Chicago | Reuters — U.S. grain and soybean futures extended losses on Tuesday as crops in the U.S. Midwest were poised to benefit from rains, traders said.
Technical selling and better-than-expected U.S. Department of Agriculture crop condition ratings added pressure on prices.
Showers in parts of the Midwest and Mississippi Delta temporarily eased concerns about the risk for damage to corn and soybeans from hot, dry weather.
Farmers are nervous about the health and size of their crops after heavy rains and flooding caused unprecedented delays in corn planting this spring. The planting problems left some crops with shallow root systems that make them more vulnerable to damage from unfavourable weather.
“All of the rain is providing beneficial moisture for late-developing summer crops,” USDA said in a daily weather update.
Most actively traded December corn on the Chicago Board of Trade (CBOT) fell 1.2 per cent to $4.41-1/4 a bushel (all figures US$). The declines extended a setback from Monday, when the most-active contract sank almost three per cent after hitting a five-year high.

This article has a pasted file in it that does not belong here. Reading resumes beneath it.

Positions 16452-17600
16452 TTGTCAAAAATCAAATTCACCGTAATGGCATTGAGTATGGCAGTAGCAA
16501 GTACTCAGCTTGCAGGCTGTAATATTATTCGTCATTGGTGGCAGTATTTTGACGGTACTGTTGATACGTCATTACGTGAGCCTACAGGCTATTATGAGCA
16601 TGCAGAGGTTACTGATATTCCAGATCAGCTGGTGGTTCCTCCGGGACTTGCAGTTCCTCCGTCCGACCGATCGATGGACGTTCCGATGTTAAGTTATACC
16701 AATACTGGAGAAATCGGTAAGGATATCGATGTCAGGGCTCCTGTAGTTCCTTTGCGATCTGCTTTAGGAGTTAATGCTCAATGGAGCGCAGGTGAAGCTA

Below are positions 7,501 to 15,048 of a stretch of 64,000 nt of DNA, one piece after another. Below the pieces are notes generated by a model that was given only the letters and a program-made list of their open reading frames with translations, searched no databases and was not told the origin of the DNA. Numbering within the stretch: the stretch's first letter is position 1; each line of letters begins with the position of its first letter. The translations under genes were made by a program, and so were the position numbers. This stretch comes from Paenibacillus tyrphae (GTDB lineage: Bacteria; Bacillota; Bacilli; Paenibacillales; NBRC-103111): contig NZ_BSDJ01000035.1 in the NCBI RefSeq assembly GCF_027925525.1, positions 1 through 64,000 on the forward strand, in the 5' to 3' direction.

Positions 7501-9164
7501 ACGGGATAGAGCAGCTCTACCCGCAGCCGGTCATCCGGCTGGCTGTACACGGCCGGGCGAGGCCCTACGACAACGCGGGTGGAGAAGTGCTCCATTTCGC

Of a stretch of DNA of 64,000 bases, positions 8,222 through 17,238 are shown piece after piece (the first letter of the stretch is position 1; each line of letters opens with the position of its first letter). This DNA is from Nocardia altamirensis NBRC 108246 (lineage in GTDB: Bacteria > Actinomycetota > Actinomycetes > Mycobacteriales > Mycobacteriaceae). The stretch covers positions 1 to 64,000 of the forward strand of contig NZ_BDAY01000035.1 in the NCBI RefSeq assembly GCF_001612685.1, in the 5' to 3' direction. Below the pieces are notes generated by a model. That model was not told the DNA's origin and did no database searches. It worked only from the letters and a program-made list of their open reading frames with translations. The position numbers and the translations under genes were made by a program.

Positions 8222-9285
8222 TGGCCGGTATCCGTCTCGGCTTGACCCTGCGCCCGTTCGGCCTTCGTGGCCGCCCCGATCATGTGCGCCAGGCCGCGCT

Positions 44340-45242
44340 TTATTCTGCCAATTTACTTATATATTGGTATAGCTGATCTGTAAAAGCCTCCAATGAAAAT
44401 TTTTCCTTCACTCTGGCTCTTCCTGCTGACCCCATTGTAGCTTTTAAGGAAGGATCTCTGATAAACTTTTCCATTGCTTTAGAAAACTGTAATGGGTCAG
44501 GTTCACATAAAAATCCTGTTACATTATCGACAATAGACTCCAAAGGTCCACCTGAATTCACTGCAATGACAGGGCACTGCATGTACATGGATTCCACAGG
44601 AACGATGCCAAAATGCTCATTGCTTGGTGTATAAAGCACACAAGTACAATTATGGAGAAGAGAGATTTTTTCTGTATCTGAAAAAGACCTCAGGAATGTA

Most-active November soybeans dropped 1.6 per cent, to $9.06 a bushel, while September wheat slipped 0.1 per cent, to $5.07-1/2 a bushel at the CBOT.
Follow-through selling weighed on the markets after Monday’s declines, traders said.
“These losses were instigated by technical selling yesterday, but improved weather outlooks added to the negativity,” said Karl Setzer, commodity market risk analyst for AgriVisor.
USDA surprised traders on Monday afternoon by raising its condition rating for U.S. corn to 58 per cent good to excellent in a weekly report. That was up from 57 per cent a week earlier and above market expectations for 56 per cent.
U.S. soybeans were rated 54 per cent good to excellent, up from 53 per cent last week and above analysts’ expectations for 53 per cent.
“The trade is now expecting another improvement in the condition rating again next week with the improvement in the weather forecast,” Tomm Pfitzenmaier, analyst for Summit Commodity Brokerage, said about corn.
USDA on Monday said 57 per cent of the U.S. winter wheat harvest was complete, up from 47 per cent last week but below expectations of 62 per cent. U.S. spring wheat was rated 76 per cent good to excellent, behind market expectations of 78 per cent.
On Wednesday, wheat traders will assess the results of a tender from Egypt’s General Authority for Supply Commodities (GASC).
— Reporting for Reuters by Tom Polansek in Chicago; additional reporting by Michael Hogan in Hamburg, Colin Packham in Sydney and Emily Chow in Kuala Lumpur.